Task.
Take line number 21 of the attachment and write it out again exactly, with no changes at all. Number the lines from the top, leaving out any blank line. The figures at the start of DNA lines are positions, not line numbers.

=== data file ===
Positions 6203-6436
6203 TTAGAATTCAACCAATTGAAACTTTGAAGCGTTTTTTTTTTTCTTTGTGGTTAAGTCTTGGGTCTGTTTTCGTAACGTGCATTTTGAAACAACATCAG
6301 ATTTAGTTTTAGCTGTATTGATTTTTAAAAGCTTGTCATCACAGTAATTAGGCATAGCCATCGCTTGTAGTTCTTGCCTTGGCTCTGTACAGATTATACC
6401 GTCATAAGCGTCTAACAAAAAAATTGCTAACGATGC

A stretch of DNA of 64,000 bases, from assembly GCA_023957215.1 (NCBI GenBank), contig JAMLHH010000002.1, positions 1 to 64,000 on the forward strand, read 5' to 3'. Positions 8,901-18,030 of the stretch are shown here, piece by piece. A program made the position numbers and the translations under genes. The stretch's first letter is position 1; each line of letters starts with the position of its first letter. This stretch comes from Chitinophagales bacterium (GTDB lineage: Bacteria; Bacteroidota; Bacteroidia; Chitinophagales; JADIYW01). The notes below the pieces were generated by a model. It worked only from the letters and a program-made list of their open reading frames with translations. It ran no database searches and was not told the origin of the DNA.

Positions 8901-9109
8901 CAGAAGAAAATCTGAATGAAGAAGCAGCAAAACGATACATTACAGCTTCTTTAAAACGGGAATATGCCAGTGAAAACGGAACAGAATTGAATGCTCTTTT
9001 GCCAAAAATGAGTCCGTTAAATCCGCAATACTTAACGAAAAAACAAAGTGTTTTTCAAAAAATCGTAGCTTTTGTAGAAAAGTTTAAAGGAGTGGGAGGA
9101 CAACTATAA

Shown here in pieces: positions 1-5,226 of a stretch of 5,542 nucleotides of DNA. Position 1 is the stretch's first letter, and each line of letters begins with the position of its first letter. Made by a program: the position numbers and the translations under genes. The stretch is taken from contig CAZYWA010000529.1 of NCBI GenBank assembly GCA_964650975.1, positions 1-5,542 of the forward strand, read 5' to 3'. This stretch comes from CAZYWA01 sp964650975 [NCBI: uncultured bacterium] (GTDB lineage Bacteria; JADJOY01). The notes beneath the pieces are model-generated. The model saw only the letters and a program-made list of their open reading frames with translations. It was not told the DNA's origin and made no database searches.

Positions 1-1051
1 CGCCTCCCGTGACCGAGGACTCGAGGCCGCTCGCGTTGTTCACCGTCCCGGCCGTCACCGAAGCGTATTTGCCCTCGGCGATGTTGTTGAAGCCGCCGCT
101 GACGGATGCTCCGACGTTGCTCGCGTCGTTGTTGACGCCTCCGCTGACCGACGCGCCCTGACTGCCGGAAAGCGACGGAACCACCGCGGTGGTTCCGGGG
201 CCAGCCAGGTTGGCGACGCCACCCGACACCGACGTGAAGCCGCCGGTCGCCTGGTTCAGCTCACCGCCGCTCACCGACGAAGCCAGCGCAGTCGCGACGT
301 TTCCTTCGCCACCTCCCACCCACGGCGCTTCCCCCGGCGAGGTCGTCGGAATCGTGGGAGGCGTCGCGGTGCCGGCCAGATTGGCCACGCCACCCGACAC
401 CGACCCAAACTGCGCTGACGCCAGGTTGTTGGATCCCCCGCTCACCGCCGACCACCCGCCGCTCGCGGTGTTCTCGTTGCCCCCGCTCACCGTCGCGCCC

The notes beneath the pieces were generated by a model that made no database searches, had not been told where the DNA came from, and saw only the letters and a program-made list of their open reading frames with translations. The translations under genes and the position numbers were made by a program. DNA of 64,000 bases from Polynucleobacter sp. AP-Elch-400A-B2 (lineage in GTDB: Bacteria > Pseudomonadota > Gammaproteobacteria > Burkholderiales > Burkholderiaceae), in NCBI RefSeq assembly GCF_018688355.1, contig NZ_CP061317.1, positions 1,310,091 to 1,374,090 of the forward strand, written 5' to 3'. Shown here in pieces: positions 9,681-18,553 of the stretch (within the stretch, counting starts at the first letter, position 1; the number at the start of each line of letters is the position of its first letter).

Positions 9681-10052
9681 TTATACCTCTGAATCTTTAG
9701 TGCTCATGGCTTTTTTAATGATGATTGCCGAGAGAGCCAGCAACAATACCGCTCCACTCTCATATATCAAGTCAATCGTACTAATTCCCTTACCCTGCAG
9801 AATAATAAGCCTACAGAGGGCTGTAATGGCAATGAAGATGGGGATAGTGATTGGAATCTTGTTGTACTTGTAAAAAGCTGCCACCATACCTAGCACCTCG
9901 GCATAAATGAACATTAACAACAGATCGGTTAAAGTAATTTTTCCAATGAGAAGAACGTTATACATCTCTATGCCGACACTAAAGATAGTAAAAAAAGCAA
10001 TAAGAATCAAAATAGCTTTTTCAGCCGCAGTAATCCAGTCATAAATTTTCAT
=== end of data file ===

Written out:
9801 AATAATAAGCCTACAGAGGGCTGTAATGGCAATGAAGATGGGGATAGTGATTGGAATCTTGTTGTACTTGTAAAAAGCTGCCACCATACCTAGCACCTCG